Casanova (2005)

2005-12-23 (Limited release)

Gaudy and giddy, this Casanova is full of energy but also strangely limp. Here the legendary lothario is caught up in a swirl of Venetian activities, from pig wrangling and dueling to hot air ballooning and (comedic Inquisition-style) torturing, but he’s actually quite the nice fellow, only gadding about until he meets the right woman, that is, an 18th-century feminist who will set him straight, as it were, regarding the desires of “women.”

That’s not to say this wealthy and titled Giacomo Girolamo Casanova (Heath Ledger) doesn’t remain a great lover, at least as he tells it. During the first moments of Lasse Hallström’s film, Casanova boasts of his many lovers, the charm with which he seduces all, and his efforts to keep track of them in the “pages of my life.” “Oh god, I’m tired,” he sighs, and already, you know what he means. It’s not that his work is hard, exactly (“I don’t conquer, they submit,” he says), but he has been at it for most of his young life, and, well, the other men are jealous and occasionally ride him out of town, after which he’s told he must be contrite, which he just can’t manage. If only all those women weren’t so demanding, then maybe he’d have a chance to keep a few promises or catch up on some sleep or who knows, written a few more books.

The one “story” in his life pages that Casanova means to tell here has to do with Francesca (working-at-spunky but ultimately bland Sienna Miller). Casanova first spots this beauty when he’s escaping from some of the many men in Vienna who despise him (or his reputation, anyway). He’s galloping through an academy where she’s lecturing to a male audience. She’s disguised as a man, of course, for women cannot attend school, let alone lecture, as they only distract men from their by-definition serious business.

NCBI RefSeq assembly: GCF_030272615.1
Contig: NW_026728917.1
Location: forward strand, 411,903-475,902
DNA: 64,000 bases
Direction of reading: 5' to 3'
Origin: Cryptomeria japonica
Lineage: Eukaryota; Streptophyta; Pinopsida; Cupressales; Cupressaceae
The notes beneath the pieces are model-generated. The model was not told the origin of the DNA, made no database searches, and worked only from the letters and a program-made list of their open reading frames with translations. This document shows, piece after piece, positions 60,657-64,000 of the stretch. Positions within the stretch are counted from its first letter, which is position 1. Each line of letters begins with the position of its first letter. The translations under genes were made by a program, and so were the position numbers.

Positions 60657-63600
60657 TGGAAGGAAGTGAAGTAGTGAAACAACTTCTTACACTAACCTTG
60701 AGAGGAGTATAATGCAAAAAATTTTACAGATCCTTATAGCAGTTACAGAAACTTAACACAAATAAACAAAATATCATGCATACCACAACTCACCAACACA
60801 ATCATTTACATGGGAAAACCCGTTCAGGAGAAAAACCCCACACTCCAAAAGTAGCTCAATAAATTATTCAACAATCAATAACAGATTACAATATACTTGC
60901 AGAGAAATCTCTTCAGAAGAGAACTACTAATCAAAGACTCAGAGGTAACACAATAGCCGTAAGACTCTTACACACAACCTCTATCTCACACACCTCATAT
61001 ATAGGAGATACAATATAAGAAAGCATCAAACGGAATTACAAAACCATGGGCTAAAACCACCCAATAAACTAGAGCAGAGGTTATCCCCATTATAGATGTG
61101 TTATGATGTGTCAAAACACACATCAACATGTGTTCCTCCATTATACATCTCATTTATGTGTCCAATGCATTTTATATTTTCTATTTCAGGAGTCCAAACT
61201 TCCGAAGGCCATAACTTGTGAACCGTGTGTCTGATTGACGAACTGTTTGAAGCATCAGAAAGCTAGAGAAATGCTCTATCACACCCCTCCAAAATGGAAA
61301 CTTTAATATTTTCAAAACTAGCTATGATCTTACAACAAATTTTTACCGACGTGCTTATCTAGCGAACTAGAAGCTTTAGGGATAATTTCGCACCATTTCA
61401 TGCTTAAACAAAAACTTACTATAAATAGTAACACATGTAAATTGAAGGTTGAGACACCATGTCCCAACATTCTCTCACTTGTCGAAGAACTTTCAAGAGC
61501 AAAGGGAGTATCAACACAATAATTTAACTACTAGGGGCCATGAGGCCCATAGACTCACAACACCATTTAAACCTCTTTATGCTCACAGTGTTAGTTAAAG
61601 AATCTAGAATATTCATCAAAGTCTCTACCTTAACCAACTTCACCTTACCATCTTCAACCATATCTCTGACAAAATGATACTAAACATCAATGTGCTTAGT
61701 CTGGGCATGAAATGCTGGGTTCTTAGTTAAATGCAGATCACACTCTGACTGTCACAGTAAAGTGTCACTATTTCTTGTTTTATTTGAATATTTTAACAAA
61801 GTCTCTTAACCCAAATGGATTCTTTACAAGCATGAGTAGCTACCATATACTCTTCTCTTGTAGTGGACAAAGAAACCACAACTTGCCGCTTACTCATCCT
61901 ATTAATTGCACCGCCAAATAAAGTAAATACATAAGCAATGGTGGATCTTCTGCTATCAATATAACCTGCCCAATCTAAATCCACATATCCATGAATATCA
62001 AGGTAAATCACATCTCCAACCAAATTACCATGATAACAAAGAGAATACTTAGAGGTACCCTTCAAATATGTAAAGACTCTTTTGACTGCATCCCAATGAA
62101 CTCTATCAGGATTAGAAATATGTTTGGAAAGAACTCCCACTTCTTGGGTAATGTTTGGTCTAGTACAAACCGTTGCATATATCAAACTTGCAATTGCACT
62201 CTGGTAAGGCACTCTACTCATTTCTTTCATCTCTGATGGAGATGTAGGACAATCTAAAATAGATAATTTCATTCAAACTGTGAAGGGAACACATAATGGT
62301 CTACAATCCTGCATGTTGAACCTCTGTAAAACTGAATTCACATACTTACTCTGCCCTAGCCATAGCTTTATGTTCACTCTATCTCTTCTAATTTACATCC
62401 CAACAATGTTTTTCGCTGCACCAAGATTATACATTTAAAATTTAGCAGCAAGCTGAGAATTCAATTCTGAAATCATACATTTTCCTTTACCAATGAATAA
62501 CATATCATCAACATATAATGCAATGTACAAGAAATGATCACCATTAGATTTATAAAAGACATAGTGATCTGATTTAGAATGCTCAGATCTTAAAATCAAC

Her topic: the state of heterosexual relations in the modern world, that is, the 18th century. Or something like that. She quotes an expert on women’s rights (a famous author who is, come to find out, actually her writing an alias), and predictably incites her listeners’ ire. They start yammering on about the importance of keeping women at the hearths where they belong, asserting that they will never stand for a woman among their illustrious number. Just then, she whips off her disguise with the clever rejoinder: “Too late, gentlemen!” Ah, heresy. Casanova happens by at this moment and quite appreciates her feisty performance, and surmises that, while he won’t conquer her, she will be unable to resist him.

Sadly, at this moment Casanova doesn’t have time to chat, only ogle, for he is, after all, trying to elude the clutches of the Inquisition, here embodied by the paler than death Pucci (Jeremy Irons). Though Casanova can’t understand the man’s apparent personal dislike for him (“All I do is worship beauty,” He protests), he must stay a step ahead at all times, which leads to hijinks of the most tedious sort, including mistaken identities and marriage plots.

These last have to do with deals cut by parents in pursuit of titles and riches. To evade arrest, Casanova (under his other, titled name) has an agreement with Donato (Stephen Greif) to marry his virginal daughter Victoria (Natalie Dormer), while Francesca is promised to the pork lard baron Papprizzio (Oliver Platt, horribly abused as the butt of a series of fat-boy jokes) by her impoverished mother Andrea Bruni (the fantastic Lena Olin). Though Francesca despises everything she knows about Casanova, she is quite taken by him when he pretends to be Papprizzio. As he endeavors to keep her separate from the real Papprizzio, Casanova is also trying to keep himself out of sight from Pucci, while charming both Victoria and Andrea in order to give himself enough room to seduce Francesca. It’s a juggling act and then some, but for all the flouncing and running about, it’s very slow going.

The multiple climaxes occur at one of those everyone’s-invited masked balls (big surprise), for which Casanova comes equipped with a mask on a stick that features both black and white faces. The simplicity of this device suggests a kind of elegance quite missing from Casanova generally. It’s cluttered with overstated characters and clichéd plots and obvious deceptions to be figured out.

All the falling into place is even more disheartening than the sprawl of spasticity preceding. When Francesca learns of Casanova’s true identity, she’s suitably furious (“You stand for everything I write against,” she fumes, though I don’t think she quite stamps her pretty foot), though her mother is not so upset when she learn that the man for whom she has fallen, the lard baron who’s supposed to be marrying her daughter. Enough.